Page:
'Whitney' - Review - Chris At The Pictures

Thursday, 19 July 2018

'Whitney' - Review

★ ★ ½ ☆ 

Like a stone upon the surface of a lake, this documentary detailing the life, labours and loves of pop star Whitney Houston skims close to many truths, but eventually sinks in search of a scoop. Academy award-winning writer-director Kevin MacDonald’s handling of his topic is efficient but oddly heartless: emotional moments (Houston’s famous performance of ‘I Will Always Love You’ in Johannesburg, camera-phone footage of her disastrous comeback tour in 2010), would pack a punch even without the context of the doc’s wider story. Her key chart-toppers are placed by MacDonald and his editor Sam Rice-Edwards into the wider context of America’s various conquests throughout the seventies and eighties and up to the turn of the century, fragmenting the film as it tells the various stages of her story.

Unfortunately, these bookmark montages are emblematic of a wider problem with the film: it’s all about how Whitney’s story unfolded before the world, but never how the world shaped her story or her music. Interviews with various members of her family dig a little deeper into her constant battle with drugs, her sexuality, her family’s background in black gospel singing and what her success meant to that community, but the singer’s own words - already hard to come by, as Houston made very few TV interviews - are notable only by their infrequence. Whitney’s glittering construction and swift pace leaves little room for reflection, with an unedited home video recording of Whitney and her mother, post-performance, serving as the only real pause for thought.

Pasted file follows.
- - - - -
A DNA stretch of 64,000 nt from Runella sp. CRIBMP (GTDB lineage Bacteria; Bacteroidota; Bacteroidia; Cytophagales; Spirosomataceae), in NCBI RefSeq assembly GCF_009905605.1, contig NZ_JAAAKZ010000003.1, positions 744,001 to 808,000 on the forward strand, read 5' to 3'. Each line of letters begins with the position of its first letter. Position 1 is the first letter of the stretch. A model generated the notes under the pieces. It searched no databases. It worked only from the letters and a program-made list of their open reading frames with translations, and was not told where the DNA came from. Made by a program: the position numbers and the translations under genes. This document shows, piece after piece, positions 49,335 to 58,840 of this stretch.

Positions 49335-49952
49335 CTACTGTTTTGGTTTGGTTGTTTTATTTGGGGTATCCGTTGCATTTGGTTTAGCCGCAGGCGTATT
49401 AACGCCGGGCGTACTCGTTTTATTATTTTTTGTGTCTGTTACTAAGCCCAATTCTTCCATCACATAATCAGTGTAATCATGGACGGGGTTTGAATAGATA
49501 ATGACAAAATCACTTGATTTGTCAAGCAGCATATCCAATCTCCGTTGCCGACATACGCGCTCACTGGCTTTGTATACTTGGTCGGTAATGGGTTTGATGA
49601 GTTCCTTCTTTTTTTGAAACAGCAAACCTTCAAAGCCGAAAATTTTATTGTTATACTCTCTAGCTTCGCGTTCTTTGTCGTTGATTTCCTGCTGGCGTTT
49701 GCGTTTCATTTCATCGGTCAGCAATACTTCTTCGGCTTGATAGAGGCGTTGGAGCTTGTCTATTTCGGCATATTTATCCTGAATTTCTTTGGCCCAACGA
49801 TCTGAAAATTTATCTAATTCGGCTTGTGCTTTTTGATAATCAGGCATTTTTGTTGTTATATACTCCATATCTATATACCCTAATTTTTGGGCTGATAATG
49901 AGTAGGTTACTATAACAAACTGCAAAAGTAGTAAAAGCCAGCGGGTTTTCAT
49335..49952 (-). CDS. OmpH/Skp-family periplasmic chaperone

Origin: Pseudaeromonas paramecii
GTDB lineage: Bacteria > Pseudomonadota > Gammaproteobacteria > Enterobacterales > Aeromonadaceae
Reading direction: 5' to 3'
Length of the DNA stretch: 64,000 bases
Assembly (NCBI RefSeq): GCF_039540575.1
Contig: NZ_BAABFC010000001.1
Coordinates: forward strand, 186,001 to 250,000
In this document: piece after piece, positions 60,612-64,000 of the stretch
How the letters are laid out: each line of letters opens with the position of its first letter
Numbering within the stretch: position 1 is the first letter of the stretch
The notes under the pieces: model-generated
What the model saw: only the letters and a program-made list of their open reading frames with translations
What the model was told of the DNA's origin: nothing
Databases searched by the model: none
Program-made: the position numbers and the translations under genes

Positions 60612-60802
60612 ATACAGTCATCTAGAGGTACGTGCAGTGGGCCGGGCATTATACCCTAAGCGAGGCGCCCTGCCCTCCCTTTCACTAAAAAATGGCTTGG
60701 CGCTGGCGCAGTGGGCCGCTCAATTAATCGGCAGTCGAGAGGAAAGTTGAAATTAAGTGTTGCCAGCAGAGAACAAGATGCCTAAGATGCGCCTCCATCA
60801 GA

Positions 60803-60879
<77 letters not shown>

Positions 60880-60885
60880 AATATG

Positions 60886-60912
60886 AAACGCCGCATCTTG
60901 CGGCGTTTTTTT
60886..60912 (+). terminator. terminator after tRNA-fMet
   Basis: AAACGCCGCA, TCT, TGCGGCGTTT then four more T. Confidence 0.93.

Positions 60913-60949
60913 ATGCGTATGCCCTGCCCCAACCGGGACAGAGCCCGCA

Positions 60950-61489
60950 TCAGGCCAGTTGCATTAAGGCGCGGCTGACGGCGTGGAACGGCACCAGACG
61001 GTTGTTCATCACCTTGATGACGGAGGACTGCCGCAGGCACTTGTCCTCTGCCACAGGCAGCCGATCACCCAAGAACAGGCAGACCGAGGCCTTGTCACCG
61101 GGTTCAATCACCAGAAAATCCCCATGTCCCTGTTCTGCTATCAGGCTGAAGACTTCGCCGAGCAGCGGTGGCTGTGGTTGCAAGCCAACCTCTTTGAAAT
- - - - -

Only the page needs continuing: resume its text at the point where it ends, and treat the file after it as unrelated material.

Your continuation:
As with Nick Broomfield’s Whitney: Can I Be Me?, perhaps the fault lies with a white British director taking on a subject so inherently tied to the voice of black America in the last decades of the twentieth century. In the case of Kevin MacDonald, we even have a storyteller who, by his own admission, was not fond of Whitney Houston before starting his research and found the whole sorry affair of her death “distasteful”. The whiff of a smoking gun is detected in the air towards the conclusion, but with the Houston family and her closest friends decidedly split about who or what was to blame for her tragic end, it’s a feeble finale.

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